Plus side: frequency agile,light weight, chances are 2 hams with this type of radio similar to the Kenwood TM733A are already in your area , just needs to be packaged.
Down side: Transmissions are not repeated locally inband therefore although you can be heard by everyone at the distant end, you will not be heard beyond the perimeter of the RF range of your HT or mobile unless users are monitoring both the VHF and UHF frequency which is not a real problem in the late model dual band HTs. Consideration should be given to the technical capabilities of the users or participants in equipment and knowledge on using their equipment in this fashion.Receivers not repeater grade, you may get intermod or deaf receiver if placed in high RF areas.
Using 2 CBRs to make a Conventional Repeater
In this example, a convention repeater is created by using 2 CBRs in the general area of each other but out of desense range, there is no set distance as each manufacturer of transceivers have different selectivity specifications for each radio as well as the power output and antenna gain/pattern will play a role. Typically a commercial radio costing thousands of dollars will have a much superior front end allowing closer proximity of the transmitting antenna then you would be able to get away with using ham radio gear. However, by locating 2 CBRs in the general area but out of desense range of each other, it is possible to set one CBR to cross band repeat in only one direction such as 146.22 Receive and 446.5 transmit and the second CBR to Receive 446.5 and transmit on 146.82. This configuration would operate as any 2 meter repeater on the air. Frequencies are just examples.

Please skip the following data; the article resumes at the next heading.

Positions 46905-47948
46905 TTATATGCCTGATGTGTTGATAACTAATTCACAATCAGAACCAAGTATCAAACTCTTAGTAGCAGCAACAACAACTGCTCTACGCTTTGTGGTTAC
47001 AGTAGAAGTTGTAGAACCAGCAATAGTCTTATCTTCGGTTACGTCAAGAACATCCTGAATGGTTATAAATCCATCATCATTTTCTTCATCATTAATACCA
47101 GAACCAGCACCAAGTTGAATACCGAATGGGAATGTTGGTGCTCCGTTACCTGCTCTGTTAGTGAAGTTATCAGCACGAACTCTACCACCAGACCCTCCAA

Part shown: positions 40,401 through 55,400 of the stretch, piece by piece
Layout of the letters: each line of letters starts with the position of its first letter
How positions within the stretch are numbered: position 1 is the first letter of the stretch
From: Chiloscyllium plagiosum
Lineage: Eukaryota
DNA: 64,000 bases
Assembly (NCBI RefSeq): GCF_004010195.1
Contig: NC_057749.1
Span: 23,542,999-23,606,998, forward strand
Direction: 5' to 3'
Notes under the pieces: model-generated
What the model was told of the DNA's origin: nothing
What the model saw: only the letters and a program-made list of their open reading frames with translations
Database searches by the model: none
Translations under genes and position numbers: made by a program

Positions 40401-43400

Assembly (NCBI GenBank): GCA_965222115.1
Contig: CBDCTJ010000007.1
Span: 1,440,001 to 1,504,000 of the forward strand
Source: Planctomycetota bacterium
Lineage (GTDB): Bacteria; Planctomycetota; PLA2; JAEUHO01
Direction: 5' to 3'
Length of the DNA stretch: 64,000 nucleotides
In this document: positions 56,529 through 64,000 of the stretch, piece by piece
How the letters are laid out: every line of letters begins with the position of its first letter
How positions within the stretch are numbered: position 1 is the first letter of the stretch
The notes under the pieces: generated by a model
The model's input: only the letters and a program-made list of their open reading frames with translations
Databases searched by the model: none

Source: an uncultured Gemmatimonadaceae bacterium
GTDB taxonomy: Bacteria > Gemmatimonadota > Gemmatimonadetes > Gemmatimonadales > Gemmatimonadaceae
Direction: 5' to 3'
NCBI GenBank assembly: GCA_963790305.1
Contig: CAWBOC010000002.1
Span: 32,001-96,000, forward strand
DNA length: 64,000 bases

Plus side: frequency agile,light weight,
no duplexer needed
Down side: requires split locations, 2 crossband mobiles, 2 antenna setups, not continuous duty. Receivers not repeater grade, you may get intermod or deaf receiver if placed in high RF areas.
Ham Simulated Emergency tests are done in a fraction of a day and usually with a lot of advanced notice enough for everyone to prepare by charging up batteries on HTs or fueling generators and being in the right place at the right time scheduling time off of work to participate or working around similar obstacles. In the real world none of the above will apply. Think of it this way, other then a weather emergency which you will typically get some sort of advance warning, all other emergencies / disasters occur on the fly without the courteous notification process, you must be prepared with a response plan should it be under those conditions. You may not be able to go home or to a location to get the equipment and supplies etc.
POWER is the most important, without power you are done.
ANTENNA second most important, not the radio
HAND HELD RADIO specifications: